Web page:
“… I think we should talk more about our empathy deficit — the ability to put ourselves in someone else’s shoes; to see the world through the eyes of those who are different from us — the child who’s hungry, the steelworker who’s been laid-off, the family who lost the entire life they built together when the storm came to town. When you think like this — when you choose to broaden your ambit of concern and empathize with the plight of others, whether they are close friends or distant strangers — it becomes harder not to act; harder not to help.” President Obama
Cultivate a Unique Presence with Others through Empathy. Much has been written about what executive presence is but one thing is certain: those who possess it have “social attunement” We invariably walk away from them feeling energized and better about ourselves. This ability of making others feel important builds trust and shows sensitivity. People who are able to show this ability are high on the scale of empathy, the quality that makes them sense our need to feel important. They see us not as we are, but as whom we could become. Simply put, they care about how we feel. What a wonderful gift it is, to be able to bestow this on those we encounter. One could argue that it is indeed impossible to have presence without empathy because a major requirement for a unique connection is the ability to be present with others without judging them.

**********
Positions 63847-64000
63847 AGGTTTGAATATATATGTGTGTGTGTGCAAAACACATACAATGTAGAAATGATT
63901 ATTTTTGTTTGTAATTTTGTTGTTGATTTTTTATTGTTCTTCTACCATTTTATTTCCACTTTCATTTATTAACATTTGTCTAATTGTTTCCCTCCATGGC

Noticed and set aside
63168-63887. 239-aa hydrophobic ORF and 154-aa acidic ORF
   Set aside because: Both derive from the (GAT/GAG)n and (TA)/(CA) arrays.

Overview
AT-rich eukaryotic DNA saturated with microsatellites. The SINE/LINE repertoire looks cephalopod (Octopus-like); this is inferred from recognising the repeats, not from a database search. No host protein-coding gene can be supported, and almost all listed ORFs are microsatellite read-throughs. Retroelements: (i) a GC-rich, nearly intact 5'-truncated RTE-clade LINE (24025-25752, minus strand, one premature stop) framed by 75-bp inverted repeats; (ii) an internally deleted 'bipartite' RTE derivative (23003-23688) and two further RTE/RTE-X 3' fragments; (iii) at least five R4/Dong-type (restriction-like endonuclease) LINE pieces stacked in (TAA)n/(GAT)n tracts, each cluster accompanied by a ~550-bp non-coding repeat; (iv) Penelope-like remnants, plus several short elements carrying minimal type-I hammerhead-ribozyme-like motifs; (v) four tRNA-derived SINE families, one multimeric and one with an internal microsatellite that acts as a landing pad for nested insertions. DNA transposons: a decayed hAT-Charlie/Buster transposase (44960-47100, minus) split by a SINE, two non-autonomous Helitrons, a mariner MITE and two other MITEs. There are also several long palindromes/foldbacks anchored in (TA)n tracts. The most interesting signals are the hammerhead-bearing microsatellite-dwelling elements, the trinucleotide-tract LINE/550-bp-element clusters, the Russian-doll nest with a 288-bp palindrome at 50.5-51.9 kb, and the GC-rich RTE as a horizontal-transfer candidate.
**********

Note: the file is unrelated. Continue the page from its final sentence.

Now new research by Dr Simon Baron-Cohen defines empathy in two parts—as the drive to identify another person’s thoughts and feelings, and the drive to respond appropriately to those thoughts and feelings. It is also, he says, one of the most valuable resources in our world—one which is currently woefully underused. “We all have degrees of empathy…but perhaps we are not using it to its full potential,” he said in a recent lecture. The lack of empathy is an important trait that affects the health of our relationships. The question is on a 1 to 10 how high are you on the empathy scale?